The rewiring of transcriptional circuits is a major source of evolutionary novelty. This proposal seeks to determine the detailed molecular mechanisms that underlie transcriptional rewiring using unicellular yeasts as a model system. The strategy is based on direct experimentation in three yeasts2Saccharomyces cerevisiae, Kluyveromyces lactis, and Candida albicans2using gene knockout collections, genome wide transcriptional profiling, chromatic immunoprecipitation, and phylogentic comparisons. Circuit comparisons among these three yeasts reveal specific examples of transcriptional rewiring and provide hypotheses for the molecular mechanisms by which the wiring changes occurred. Specific hypotheses will be tested and refined by phylogenetic comparisons of the over 40 sequenced ascomycete genomes and by additional experiments, including the 3resurrection4 and study of ancient proteins in modern yeasts. Prior and ongoing work on the evolution of the well-characterized yeast mating-type circuitry will serve as a guide;additional studies will include the evolution of regulatory circuits controlling metabolic pathways.

Public Health Relevance

A cell carefully regulates the transcription of each one of its many genes. In humans, abnormalities in this complex process (whether inherited or acquired) can lead to many diseases, including a variety of cancers. Transcriptional circuits are the product of billions of years of evolution, and a complete understanding of them must include a consideration of how they arose and how they can change. Plasticity in transcriptional circuitry is well documented, and a deeper understanding of it will provide insights into recognizing and perhaps treating cases where it leads to aberrant physiologies.

Agency
National Institute of Health (NIH)
Institute
National Institute of General Medical Sciences (NIGMS)
Type
Research Project (R01)
Project #
5R01GM037049-28
Application #
8586892
Study Section
Molecular Genetics A Study Section (MGA)
Program Officer
Sledjeski, Darren D
Project Start
1986-08-01
Project End
2014-11-30
Budget Start
2013-12-01
Budget End
2014-11-30
Support Year
28
Fiscal Year
2014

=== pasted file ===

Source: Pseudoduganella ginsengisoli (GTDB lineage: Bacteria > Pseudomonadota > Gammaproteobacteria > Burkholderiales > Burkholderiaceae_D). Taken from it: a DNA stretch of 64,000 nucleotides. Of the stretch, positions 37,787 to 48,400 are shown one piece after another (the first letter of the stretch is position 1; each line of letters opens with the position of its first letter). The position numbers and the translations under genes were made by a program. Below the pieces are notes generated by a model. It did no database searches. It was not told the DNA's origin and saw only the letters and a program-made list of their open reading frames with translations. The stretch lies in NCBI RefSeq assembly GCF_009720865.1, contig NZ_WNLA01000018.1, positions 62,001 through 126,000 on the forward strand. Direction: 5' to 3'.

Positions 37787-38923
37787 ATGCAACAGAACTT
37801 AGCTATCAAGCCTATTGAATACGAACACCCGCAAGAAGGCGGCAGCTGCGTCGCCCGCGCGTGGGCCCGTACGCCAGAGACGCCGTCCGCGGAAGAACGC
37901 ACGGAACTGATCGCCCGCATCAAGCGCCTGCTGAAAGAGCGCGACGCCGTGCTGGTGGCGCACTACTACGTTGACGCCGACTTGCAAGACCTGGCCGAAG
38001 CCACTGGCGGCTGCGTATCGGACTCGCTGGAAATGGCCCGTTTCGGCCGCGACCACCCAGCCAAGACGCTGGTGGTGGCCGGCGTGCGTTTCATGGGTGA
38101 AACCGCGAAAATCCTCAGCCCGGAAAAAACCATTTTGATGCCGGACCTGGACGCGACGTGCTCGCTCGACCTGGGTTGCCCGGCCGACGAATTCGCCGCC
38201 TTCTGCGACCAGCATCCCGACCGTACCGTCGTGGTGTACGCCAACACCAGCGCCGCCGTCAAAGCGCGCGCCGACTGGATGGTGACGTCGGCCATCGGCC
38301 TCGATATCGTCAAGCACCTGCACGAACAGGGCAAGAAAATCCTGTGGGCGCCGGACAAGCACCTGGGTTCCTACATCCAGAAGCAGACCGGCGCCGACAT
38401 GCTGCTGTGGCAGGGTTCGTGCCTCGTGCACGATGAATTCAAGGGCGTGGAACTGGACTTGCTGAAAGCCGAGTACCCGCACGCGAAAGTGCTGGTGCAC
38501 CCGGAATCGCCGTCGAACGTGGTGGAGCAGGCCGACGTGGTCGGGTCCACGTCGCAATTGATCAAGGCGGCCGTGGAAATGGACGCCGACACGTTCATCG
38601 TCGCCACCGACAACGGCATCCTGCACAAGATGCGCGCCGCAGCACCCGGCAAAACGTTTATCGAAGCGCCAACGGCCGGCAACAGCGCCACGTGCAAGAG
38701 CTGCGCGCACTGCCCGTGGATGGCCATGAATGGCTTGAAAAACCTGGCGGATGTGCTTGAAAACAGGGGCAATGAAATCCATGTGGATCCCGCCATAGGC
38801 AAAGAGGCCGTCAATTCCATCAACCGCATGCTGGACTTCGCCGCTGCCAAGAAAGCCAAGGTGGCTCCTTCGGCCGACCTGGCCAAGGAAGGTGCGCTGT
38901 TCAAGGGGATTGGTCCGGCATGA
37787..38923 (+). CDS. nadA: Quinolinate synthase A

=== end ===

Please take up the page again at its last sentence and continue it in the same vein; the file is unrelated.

Total Cost
$327,045
Indirect Cost
$104,295
Name
University of California San Francisco
Department
Microbiology/Immun/Virology
Type
Schools of Medicine
DUNS #
094878337
City
San Francisco
State
CA
Country
United States
Zip Code
94143
Baker, Christopher R; Hanson-Smith, Victor; Johnson, Alexander D (2013) Following gene duplication, paralog interference constrains transcriptional circuit evolution. Science 342:104-8
Homann, Oliver R; Johnson, Alexander D (2010) MochiView: versatile software for genome browsing and DNA motif analysis. BMC Biol 8:49
Mitrovich, Quinn M; Tuch, Brian B; De La Vega, Francisco M et al. (2010) Evolution of yeast noncoding RNAs reveals an alternative mechanism for widespread intron loss. Science 330:838-41
Booth, Lauren N; Tuch, Brian B; Johnson, Alexander D (2010) Intercalation of a new tier of transcription regulation into an ancient circuit. Nature 468:959-63
Homann, Oliver R; Dea, Jeanselle; Noble, Suzanne M et al. (2009) A phenotypic profile of the Candida albicans regulatory network. PLoS Genet 5:e1000783
Holt, Liam J; Tuch, Brian B; Villen, Judit et al. (2009) Global analysis of Cdk1 substrate phosphorylation sites provides insights into evolution. Science 325:1682-6
Green, Sarah R; Johnson, Alexander D (2005) Genome-wide analysis of the functions of a conserved surface on the corepressor Tup1. Mol Biol Cell 16:2605-13
Galgoczy, David J; Cassidy-Stone, Ann; Llinas, Manuel et al. (2004) Genomic dissection of the cell-type-specification circuit in Saccharomyces cerevisiae. Proc Natl Acad Sci U S A 101:18069-74
Green, Sarah R; Johnson, Alexander D (2004) Promoter-dependent roles for the Srb10 cyclin-dependent kinase and the Hda1 deacetylase in Tup1-mediated repression in Saccharomyces cerevisiae. Mol Biol Cell 15:4191-202
Uhl, M Andrew; Biery, Matt; Craig, Nancy et al. (2003) Haploinsufficiency-based large-scale forward genetic analysis of filamentous growth in the diploid human fungal pathogen C.albicans. EMBO J 22:2668-78

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